xhausted110

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About xhausted110

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    Gibson Hacker

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  1. Nice! That looks like an XY universal switch. The thing about XY is that all of the control circuitry and relays that would normally be built into a regular step selector, connector or linefinder are on a separate part of the rack. So that switch could be plugged into any type of control circuitry and work. They are pretty much useless without that control circuity, unfortunately.
  2. I was looking around eBay, and found a DMS 500 for sale! I'm surprised to see one on eBay, I thought they were still relatively current. http://www.ebay.com/itm/301983796670
  3. Are there any that ARE NOT being replaced this year?
  4. 907-852-9901 - The tones after the SIT are TTY tones, also called TDD or telecommunications device for the deaf, devices used to send text over phone lines. They use 5 bit baudot, so capital letters only, plus some symbols, it's 50 baud / bits per second I think. There's some data after the recording too, I'm sure the one at the beginning says "HD" and the one after says the announcement text. ============ Moderator's Note ============ TDD/TTY baud rates tend to vary but you are for the most part correct. 45.5 and 50 baud are probably the most common and I've even called at least one that ran at 100 baud. The "standard" (meaning, most widely agreed-on) parameters are 1start/5 data/1.5 stop. This format is also very widely used on packet radio nets and the RTTY software MMTTY can be easily configured to generate and receive TDD-format data. With an acoustic coupler of some sort connected to the microphone and headphone-out jacks of a sound card, or even a pair of inter boxes, it's possible to use it as a computer-based TDD system (I've done it). ANSI 8N1/7E1 format (ASCII) is also sometimes used but that sounds like a regular computer modem. -Scratchy
  5. 800-225-5288's menu now only offers credit card and calling card calls, although pressing 2 still gets you to the collect call option.
  6. https://www.hackcanada.com/blackcrawl/telecom.html
  7. I've been scanning 212-NXX-9901 tonight. Attached is what I have so far. 9901.txt
  8. 212-255-9901 "Due to year 2000 testing, the system will be unavailable from 5pm to 9pm" My guess on this one is that someone decided to "temporarily" overwrite the verification announcement with this message for a bank, because they were out of announcement channels, and forgot about it. 16 years later...it's still here. 212-757-9901 -- (Male voice, possibly switchman) We're sorry, but since you did not select a long distance company, this call cannot be completed as dialed. To place this call in an emergency, dial 0, and an operator will assist you. You may designate a long distance company to handle this type of call by calling a New York Telephone service representative during regular business hours. That one went to reorder for 2 minutes or so after I called it.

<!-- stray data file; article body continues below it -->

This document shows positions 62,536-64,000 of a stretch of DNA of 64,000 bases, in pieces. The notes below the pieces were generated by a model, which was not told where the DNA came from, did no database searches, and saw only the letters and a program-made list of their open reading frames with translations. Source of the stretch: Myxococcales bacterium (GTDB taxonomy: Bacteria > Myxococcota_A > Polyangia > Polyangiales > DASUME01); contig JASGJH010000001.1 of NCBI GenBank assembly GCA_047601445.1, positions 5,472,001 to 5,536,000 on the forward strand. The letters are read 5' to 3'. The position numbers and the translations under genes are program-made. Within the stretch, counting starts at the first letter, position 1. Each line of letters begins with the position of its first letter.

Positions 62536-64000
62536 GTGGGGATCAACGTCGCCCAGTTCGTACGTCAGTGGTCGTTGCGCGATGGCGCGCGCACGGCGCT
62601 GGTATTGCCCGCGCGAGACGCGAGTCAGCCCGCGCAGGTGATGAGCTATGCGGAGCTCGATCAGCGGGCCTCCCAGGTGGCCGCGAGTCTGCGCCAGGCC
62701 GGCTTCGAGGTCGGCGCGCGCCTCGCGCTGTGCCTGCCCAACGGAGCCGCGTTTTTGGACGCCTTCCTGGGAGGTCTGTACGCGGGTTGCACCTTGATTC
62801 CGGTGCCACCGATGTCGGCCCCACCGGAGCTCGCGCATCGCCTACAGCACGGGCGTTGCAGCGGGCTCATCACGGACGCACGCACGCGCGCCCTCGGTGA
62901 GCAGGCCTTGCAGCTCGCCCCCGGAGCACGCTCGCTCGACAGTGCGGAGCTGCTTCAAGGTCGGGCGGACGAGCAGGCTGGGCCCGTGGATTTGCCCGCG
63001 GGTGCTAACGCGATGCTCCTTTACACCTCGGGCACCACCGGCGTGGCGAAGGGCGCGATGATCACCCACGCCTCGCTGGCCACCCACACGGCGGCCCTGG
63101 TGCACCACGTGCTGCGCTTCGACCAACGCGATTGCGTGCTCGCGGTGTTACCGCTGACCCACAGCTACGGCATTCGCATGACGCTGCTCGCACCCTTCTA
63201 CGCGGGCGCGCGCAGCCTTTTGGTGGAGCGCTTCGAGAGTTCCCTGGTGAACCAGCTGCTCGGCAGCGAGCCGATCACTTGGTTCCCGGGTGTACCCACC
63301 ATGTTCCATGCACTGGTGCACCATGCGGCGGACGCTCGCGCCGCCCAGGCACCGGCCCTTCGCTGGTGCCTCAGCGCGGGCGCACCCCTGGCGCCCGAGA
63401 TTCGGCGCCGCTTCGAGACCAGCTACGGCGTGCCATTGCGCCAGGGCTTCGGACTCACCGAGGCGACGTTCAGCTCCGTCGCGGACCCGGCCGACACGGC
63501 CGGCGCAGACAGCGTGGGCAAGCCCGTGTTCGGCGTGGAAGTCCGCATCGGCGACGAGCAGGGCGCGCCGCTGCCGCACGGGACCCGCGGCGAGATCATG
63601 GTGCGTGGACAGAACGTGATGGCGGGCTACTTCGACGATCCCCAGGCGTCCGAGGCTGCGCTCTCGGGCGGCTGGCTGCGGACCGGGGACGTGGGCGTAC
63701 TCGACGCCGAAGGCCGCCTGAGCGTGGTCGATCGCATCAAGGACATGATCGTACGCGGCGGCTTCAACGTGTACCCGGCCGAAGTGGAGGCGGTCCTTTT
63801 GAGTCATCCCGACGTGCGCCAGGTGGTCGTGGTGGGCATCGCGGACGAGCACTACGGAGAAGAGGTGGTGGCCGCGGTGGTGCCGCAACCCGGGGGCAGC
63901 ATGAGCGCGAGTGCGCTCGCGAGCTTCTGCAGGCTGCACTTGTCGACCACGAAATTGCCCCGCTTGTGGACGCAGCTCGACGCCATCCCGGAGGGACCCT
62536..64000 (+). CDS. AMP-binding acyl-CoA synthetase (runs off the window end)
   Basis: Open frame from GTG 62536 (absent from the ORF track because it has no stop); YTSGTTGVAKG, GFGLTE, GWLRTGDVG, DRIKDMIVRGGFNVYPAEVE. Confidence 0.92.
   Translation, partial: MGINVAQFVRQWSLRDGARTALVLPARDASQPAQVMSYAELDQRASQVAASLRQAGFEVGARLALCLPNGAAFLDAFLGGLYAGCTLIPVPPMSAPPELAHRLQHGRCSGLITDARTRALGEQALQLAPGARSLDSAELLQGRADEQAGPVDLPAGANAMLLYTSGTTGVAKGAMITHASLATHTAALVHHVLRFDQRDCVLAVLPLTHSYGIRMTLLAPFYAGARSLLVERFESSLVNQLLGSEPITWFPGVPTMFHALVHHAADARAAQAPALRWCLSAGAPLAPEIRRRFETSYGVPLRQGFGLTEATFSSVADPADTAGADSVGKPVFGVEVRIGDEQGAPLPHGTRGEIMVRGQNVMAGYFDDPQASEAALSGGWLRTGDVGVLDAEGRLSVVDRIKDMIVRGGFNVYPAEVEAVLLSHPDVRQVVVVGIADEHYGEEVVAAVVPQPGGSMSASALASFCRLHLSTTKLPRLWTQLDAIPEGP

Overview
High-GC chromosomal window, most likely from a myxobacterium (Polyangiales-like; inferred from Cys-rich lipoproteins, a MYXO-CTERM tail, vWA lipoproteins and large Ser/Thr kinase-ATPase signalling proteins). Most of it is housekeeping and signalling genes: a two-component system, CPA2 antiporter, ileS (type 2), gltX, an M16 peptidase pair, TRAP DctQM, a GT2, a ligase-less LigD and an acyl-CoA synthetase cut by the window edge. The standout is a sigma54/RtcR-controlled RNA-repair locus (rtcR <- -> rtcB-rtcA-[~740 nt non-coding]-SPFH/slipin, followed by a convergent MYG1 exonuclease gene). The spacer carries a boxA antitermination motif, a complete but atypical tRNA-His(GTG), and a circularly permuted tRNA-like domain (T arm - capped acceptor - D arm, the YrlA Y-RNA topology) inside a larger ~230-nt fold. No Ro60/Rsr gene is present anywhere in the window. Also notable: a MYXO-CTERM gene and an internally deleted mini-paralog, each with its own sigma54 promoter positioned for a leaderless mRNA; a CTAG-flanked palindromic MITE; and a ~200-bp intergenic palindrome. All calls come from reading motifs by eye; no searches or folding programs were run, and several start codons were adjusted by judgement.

9. Here's a video of it: And the AXE-10, just for comparison: I need a better recording method. The IP phone is using SCCP on Asterisk 1.8.13.0.
  10. That number does something pretty strange, it'll go to different voicemail systems sometimes, and sometimes it'll go to the sensaphone. I even got a british voicemail with a British ring! Unfortunately, my Radio Shack handset in line recorder doesn't work anymore, but I made a video of it. I can remember getting these: Standard cell phone voicemail box not set up yet message (you know the one) "Welcome to Cisco Unity Messaging!..." "Press 1 to leave a voicemail, or start faxing at any time." "The person you have dialed can't take your call now..." "Please leave your message after the tone..." -asterisk voice "Please record your message after the tone" -Professional, southern voice European ring (Might be a ring from Skype, it has that echo) going to American ring and "Thank your for calling. Press 1 to leave a message, to leave a fax press 2, or begin faxing at any time." And when you finally do get the sensaphone, You get two slightly out of sync ring tones. Also, the time is wrong and it says there was a power failure for 0 seconds.
  11. Holy shit, 832-251-9900 takes the cake for the worst quality recording I've ever heard! Sounds like they just held the microphone up to a blastingly loud speaker phone. Oddly, the bad quality recording times out to a much better quality version of the same one.
  12. You know that whine you hear in the background of many trunks? Well, I was calling (604) 453-2212 (a random number) today, and I head the whine in the background turning on and off at the same rate as a busy signal, during the ringing, but it went away when the guy answered. anyone else ever hear this? I never have.
  13. 746-9911 is a modem carrier. You must be pretty young, not knowing what that is.
  14. I've had free DIDs from callcentric for years now and they've been great.